Threatening tweets shake McGill campus
MONTREAL—A McGill University student is under investigation by police after he allegedly made death threats using his Twitter account.
The student, Haaris Khan, was watching a documentary screened by the Conservative Party’s campus arm, Conservative McGill, when he appeared to become increasingly agitated and expressed himself on Twitter using his BlackBerry.
“I’ve infiltrated a Zionist meeting. I feel like I’m at a Satanist ritual,” he allegedly wrote at the March 8th screening.
“I want to shoot everyone in this room,” another tweet said. “Never been this angry.”
The tweets call the documentary a “Zionist/Conservative propaganda film” and the gathering, which attracted about 20 students, “a secret Zionist convention.”
Then: “I should have brought an M16.”
A spokesperson for the Montreal Police Service said the force is still investigating. It’s not clear what charges could be laid, if any. “We take the case very seriously,” the spokesperson said. “We don’t go with half-measures on this.”
Montreal has had several school-related shootings, most recently in 2006 at Dawson College.
McGill University refers all matters involving alarming behaviour to a threat assessment team and a disciplinary officer, said Morton Mendelson, deputy provost of student life and learning.
“We have come to the conclusion that the messages don’t constitute a threat to the community,” Mendelson said.
The university will release a public response to the incident Thursday. In it, Mendelson will talk about the use of social media like Twitter.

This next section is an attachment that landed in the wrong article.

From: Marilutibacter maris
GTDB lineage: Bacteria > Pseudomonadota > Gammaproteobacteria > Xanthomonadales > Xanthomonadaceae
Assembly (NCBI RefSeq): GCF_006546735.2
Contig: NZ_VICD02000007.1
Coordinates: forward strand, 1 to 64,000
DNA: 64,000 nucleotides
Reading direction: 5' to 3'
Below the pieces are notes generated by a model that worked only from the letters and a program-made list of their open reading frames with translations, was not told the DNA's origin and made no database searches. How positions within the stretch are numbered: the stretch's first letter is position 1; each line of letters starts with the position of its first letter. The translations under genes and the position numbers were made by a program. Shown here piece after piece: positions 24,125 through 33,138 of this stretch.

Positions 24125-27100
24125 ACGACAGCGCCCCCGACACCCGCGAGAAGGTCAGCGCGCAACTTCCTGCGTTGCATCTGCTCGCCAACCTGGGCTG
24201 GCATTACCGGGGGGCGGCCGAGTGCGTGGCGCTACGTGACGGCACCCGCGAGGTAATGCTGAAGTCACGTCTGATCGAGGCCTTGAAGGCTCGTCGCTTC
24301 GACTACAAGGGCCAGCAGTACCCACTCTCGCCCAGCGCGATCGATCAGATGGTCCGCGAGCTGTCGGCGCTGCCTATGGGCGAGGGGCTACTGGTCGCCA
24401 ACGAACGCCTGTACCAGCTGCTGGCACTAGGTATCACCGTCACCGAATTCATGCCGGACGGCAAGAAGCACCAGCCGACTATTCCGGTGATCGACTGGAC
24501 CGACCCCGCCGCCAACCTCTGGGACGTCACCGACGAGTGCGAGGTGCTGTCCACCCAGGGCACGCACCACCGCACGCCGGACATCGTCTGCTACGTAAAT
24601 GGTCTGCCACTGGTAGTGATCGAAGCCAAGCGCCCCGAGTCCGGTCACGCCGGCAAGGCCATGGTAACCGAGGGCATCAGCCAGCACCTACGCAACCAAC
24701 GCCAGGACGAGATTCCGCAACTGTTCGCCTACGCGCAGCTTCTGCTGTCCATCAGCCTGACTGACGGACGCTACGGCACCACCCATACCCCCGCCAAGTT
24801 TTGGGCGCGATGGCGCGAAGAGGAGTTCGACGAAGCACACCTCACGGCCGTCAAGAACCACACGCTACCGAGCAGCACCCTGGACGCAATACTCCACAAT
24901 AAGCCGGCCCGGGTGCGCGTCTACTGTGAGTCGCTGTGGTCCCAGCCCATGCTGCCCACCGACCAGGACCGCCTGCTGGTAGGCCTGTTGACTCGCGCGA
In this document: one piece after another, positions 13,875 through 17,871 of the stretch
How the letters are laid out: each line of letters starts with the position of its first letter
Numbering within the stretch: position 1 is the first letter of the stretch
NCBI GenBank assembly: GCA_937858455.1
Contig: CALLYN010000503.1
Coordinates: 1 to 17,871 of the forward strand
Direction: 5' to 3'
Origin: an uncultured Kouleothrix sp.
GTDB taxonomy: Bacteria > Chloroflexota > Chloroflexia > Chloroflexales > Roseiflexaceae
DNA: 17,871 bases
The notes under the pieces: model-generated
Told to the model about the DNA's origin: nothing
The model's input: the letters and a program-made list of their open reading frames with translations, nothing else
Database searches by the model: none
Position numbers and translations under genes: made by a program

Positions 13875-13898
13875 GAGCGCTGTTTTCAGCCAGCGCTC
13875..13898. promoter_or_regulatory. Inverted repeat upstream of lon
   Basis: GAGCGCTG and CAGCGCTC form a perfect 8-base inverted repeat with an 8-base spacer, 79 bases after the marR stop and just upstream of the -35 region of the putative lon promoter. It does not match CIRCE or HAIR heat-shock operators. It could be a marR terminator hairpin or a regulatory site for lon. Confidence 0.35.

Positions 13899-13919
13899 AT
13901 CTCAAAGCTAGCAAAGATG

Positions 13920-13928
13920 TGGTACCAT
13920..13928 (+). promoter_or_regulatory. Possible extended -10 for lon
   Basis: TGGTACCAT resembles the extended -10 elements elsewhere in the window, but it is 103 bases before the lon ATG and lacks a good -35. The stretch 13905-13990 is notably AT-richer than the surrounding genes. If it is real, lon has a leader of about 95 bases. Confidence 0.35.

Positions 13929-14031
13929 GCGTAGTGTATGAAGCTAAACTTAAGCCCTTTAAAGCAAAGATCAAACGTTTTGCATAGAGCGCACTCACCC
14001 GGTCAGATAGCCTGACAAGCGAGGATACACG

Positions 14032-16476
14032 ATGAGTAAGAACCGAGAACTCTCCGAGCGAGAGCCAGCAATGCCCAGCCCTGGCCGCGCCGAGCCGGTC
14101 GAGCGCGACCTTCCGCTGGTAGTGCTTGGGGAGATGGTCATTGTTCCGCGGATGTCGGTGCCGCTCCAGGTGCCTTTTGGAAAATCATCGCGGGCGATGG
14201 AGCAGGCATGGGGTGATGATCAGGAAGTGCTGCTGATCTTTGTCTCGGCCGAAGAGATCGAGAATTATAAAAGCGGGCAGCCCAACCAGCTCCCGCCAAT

“It highlights the downside of social media,” he said, and “the ability of a single person who happens to be in a room somewhere to disseminate inappropriate, threatening messages to the world at large, and there are consequences to that.”
He continued: “We really have to be responsible in how we’re using the Internet and social media.”
The film, Indoctrinate U, explores liberal bias and political correctness on American campuses. It has been acclaimed by such conservative commentators as Lou Dobbs.
Members of the campus club didn’t find out about the tweets until two days after the screening. They promptly called campus security.
Association board member Alexandre Meterissian said he’s disappointed with McGill’s response. “The university hasn’t taken it seriously,” the second-year political science student said.
Meterissian said Khan continued tweeting the following day, writing: “The jihad begins today.”
Khan’s Twitter feed, which overlays pictures of superhero Captain Canuck, has since been reset to private. Khan could not be reached for comment.
However, in an interview Monday with the McGill Tribune, a student newspaper that first reported the story, Khan apologized and said his tweets had been taken out of context.
“Whatever comes into my mind, I say it on Twitter,” the development studies and software engineering student said. “It’s kind of my outlet.”
He professed not to own any weapons and said he has never fired a gun. He also said he’s not particularly religious and that his sister-in-law is Jewish.
“I don’t have a problem with Jews,” he added.